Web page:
CatThiefKeith Sat 22-Apr-17 09:09:26

OP I mean this kindly, but he is your DP's son, not your stepson. You're not married to his father.

I imagine he would rather have his mum at his 21st birthday celebrations than his dad's girlfriend.

I realise it's hard, but could you organise something nice to do with friends instead on those weekends?

As previous posters have said, this about your dp's son enjoying his birthday, not you I'm afraid.

EdmundCleverClogs Sat 22-Apr-17 09:11:52

I'd just drop it to be honest. If you're close to your stepson I might arrange something for another time with you and your partner, a meal out of such, but I wouldn't kick up a fuss about this.

AyeAmarok Sat 22-Apr-17 09:12:43

How close are you and your stepson? I imagine not very, given you and DH have only been together two years and he's been at university far away for that time.

If you aren't close, then just don't go. This isn't the occasion for you to be marking your turf over his dad and his family.

KateDaniels2 Sat 22-Apr-17 09:13:13

So his dad goes to both parties but his mum only goes to one?

If you didnt want to meet her at her sons birthday, the only option is one of you stay away. Why would it be his mum?

Is that what you really expected?

I agree with PP, he isnt your step son.

lizzyj4 Sat 22-Apr-17 09:15:36

I agree with PP, this is not about you. Step back and leave them to it.

It would be different if you had been in your stepson's life for a long time - but a couple of years when he was already a young adult away at uni - you're little more than a stranger to him.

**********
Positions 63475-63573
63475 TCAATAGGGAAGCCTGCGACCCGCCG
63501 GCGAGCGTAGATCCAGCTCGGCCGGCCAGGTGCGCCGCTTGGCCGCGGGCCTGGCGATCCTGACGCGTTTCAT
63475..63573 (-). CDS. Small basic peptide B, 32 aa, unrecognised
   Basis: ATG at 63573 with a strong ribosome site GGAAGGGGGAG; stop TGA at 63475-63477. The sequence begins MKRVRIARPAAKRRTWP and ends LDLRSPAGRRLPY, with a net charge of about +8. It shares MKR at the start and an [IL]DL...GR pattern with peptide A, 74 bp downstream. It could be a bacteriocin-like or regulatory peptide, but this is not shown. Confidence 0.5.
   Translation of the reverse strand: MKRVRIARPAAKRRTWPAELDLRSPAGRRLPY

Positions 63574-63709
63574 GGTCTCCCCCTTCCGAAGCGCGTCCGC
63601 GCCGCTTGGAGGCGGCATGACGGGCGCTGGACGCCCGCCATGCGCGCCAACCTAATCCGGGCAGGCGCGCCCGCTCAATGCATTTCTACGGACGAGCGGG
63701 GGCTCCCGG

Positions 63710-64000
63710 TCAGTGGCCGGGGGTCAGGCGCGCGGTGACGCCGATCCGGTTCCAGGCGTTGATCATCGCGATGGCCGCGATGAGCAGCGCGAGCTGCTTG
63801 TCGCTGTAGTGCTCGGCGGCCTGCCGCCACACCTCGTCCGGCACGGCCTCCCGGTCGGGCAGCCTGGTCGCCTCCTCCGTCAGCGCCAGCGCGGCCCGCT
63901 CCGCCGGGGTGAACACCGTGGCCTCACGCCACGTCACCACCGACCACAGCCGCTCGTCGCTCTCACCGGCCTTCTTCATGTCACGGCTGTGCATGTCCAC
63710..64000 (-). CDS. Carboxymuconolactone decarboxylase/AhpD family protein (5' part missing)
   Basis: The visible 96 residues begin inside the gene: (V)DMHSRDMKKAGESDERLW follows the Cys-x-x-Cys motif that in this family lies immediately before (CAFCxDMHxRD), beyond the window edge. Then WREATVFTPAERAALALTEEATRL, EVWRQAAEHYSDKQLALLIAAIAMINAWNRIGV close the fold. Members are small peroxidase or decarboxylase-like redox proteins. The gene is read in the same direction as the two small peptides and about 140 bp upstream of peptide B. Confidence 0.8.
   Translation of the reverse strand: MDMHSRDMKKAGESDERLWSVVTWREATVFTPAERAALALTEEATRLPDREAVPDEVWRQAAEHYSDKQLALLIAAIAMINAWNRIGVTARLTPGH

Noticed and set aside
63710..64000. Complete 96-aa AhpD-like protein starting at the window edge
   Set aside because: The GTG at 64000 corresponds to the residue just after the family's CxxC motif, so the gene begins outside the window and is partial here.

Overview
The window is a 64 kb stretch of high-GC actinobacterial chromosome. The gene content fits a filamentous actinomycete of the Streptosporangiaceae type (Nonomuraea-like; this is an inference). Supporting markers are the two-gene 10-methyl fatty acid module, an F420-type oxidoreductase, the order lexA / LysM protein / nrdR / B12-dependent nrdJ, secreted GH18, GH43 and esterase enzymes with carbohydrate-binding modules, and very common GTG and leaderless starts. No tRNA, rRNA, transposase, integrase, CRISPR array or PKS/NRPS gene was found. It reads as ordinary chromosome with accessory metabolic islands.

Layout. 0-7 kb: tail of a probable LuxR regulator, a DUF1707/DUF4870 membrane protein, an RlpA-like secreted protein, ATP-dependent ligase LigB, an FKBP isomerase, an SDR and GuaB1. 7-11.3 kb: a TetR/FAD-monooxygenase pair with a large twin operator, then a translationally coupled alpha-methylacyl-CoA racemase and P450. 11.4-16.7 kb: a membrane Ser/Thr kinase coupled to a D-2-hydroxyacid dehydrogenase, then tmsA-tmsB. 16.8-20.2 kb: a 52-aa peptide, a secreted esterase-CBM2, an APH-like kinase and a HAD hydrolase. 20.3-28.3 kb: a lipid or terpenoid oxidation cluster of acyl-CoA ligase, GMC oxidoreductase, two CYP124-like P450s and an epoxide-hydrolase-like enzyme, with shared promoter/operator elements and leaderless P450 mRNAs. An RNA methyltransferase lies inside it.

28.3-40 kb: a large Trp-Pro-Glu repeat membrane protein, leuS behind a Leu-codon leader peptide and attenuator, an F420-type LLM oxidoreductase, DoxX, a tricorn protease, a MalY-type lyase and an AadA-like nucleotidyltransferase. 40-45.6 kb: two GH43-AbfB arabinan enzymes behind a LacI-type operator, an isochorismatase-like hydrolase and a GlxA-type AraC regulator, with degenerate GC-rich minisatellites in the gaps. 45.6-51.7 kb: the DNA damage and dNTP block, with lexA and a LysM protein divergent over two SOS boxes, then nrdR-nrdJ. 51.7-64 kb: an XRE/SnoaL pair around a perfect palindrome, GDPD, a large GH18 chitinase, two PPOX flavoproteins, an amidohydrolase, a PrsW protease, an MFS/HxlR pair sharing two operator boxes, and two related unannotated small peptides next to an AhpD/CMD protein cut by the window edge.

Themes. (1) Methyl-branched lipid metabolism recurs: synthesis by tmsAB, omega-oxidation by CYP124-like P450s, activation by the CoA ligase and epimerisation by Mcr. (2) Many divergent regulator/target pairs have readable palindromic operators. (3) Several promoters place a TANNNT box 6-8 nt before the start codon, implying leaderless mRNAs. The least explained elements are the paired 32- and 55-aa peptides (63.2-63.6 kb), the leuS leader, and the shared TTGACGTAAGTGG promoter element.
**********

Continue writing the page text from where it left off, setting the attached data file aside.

LineysRun Sat 22-Apr-17 09:18:48

I can't imagine anything worse for the 'birthday boy' turning 21, who surely will have university exams going on next month (my DD has), than having to trail up and down the country to be at 'celebrations' with his divorcing parents and their disgruntled relatives.

I'd stay well out of this and be glad that you can.

AnnieAnoniMouse Sat 22-Apr-17 09:20:36

I think his Mum should go to her family one & your DP & you should go to his family one. There is no need to attend each other's family's celebration surely?

FeedTheSharkAndItWIllBite Sat 22-Apr-17 09:21:09

He isn't your stepson.

He really really isn't.

And yes, why wouldn't his mother come to both parties if his dad does?

You can give him a little present in private.

Or you could take him and your DP out to eat... But no... This is definitely not about you!

user1492287253 Sat 22-Apr-17 09:22:17

As pp say, be the bigger and better person. Bow out gracefully. You have years to sort this out before another big event. Dont get bogged down and make this more important than it is. Arrange a cool day out or trip away for slightly after to celebrate

MsGameandWatch Sat 22-Apr-17 09:25:41

YABU. Have some dignity and stop moaning about an invitation that it just isn't your right to have.

Cheerybigbottom Sat 22-Apr-17 09:27:45

He's 21, not really a step son as you played no part in raising him. My dad remarried when I was 16 and she is in no way my stepmother.

I think you should take this less personally. Give him a present and card, tell him you hope he has a fantastic time and can't wait to see pictures. Let him know you are ok not hanging by his dads side 24/7, he'll appreciate it.

Mummyoflittledragon Sat 22-Apr-17 09:28:00

You're not married and you've not been together that long. Let it go and do something privately just the three of you. That said, if his mother has a +1, I would go to the party in the south. Your dp will be able to let you know on that seeing as the one up north is first.

Shakirasma Sat 22-Apr-17 09:28:54

You are not his step mum, you aren't married to his dad, he is 21 years old and you've been on the scene less than 3 years. You are his dad's girlfriend.

This is about your dp's son. It's his celebrations, his parents and family and he should feel completely comfortable. I seriously doubt he would if you are there and his mum felt awkward.

Try not to be upset, it's just not the right time for you to be involved. Please sit this one out with good grace.